Wednesday, October 20, 2021
Oct. 20, 2021

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In Our View: Routine preparation key to abnormal school year

The Columbian

As students return to school in the coming days, several time-honored reminders are warranted for parents:

  • Do your best to have lunches prepared and clothes laid out the night before to reduce morning chaos.
  • Be cautious driving near school buses, observe warning lights and keep an eye out for children.
  • Establish a daily routine that includes plenty of sleep for both you and your student.
  • Remember that a nutritious breakfast and lunch can help students keep their focus on learning during class time.
  • Set ground rules for homework, including a specific space for studying without distractions.

Those guidelines apply to the start of any school year. But, of course, this is not a normal school year. The COVID-19 pandemic continues to upend our sense of normalcy, and that will be evident in school buildings, as well.

The highly contagious delta variant of the coronavirus has led to a spike in infections throughout the country, and children appear to be more susceptible to the variant than to the original version of the disease. That calls for caution, even as schools and administrators strive for as much normalcy as possible.

Under an order from Gov. Jay Inslee, face masks are required inside school buildings and buses at all K-12 public, private and charter schools. Exemptions are available for people who are deaf or hard of hearing, or have medical or mental conditions that make mask-wearing difficult.

The situation is not ideal, and it has led to pushback from some parents throughout the state. But Inslee’s orders throughout the pandemic have consistently been upheld by the courts, and complaining will not cause the pandemic to dissipate. Only science-based restrictions and widespread vaccinations will finally get us past the pandemic and allow for the removal of constraints.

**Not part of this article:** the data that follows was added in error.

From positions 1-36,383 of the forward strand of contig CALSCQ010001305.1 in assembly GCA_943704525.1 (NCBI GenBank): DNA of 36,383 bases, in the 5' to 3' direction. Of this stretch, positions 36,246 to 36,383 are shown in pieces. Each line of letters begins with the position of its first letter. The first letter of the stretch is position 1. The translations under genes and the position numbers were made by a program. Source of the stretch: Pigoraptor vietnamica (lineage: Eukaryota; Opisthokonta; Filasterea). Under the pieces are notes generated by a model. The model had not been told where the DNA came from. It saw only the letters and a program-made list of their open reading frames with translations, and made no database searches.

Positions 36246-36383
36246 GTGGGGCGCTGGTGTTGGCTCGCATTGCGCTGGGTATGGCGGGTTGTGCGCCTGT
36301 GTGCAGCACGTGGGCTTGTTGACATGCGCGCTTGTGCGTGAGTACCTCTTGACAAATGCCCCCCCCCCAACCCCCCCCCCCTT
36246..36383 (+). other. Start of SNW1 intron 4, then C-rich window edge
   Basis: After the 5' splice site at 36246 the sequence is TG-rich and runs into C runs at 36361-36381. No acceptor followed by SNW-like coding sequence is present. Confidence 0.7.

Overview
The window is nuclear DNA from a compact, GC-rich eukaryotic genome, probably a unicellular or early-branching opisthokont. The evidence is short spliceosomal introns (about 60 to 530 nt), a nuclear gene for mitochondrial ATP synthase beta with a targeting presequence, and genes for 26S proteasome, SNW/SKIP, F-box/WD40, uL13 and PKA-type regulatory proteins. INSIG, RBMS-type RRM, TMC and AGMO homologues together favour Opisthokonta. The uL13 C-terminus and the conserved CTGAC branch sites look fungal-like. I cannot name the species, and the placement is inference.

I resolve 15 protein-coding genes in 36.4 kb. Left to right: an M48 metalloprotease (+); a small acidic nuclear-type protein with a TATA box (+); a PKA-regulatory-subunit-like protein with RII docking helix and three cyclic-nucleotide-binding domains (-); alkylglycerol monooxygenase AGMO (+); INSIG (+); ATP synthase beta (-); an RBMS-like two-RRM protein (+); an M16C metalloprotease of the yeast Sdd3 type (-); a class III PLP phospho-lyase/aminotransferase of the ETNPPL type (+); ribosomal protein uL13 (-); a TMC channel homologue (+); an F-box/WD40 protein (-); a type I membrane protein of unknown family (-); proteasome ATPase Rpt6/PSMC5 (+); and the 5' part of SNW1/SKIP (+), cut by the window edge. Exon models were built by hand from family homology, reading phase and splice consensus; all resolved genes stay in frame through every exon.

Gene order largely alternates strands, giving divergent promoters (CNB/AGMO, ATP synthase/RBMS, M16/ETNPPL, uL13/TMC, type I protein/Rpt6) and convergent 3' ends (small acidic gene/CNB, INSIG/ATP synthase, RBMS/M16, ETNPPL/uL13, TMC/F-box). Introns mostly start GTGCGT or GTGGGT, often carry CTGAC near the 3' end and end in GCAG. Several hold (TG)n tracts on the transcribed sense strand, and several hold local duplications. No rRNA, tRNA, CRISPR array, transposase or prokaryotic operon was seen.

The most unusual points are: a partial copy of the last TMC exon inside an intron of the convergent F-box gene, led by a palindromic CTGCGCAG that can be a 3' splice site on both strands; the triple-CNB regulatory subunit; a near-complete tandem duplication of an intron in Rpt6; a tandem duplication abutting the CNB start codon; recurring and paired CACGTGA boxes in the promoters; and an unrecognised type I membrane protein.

Washington now requires all school employees to be fully vaccinated against COVID-19 or submit a medical or religious exemption by Oct. 18. People are considered fully vaccinated two weeks after their final shot, and unvaccinated employees should plan accordingly. Limited exemptions are allowed, and district offices are tasked with assessing requests for those exemptions.

State officials have ordered schools to be open for in-person learning full time, five days a week. Online options vary by district, and parents who have concerns should contact their local school officials.

In addition, schools must have and enforce guidelines for social distancing to slow the spread of the virus as much as possible.

This will mark the third school year that has been altered because of COVID. For younger students, this all appears normal. But there is nothing normal about it, and the goal must be to eventually return to learning without the constant specter of coronavirus hanging over the educational process.

While frustration over mask mandates or other restrictions is understandable, hostility toward the requirements is counter-productive. In states where the school year has started, The Hill reported Monday, at least 90,000 students have been forced into quarantine. And some schools already have been closed to in-person learning.

“Routines are so important for children, and we are all living in a state where routines are impossible to predict,” said Sheila Desai of the National Association of School Psychologists. “So of course with uncertainty comes anxiety.”

Easing that anxiety calls for traditional preparations for the school year — in addition to some new ones.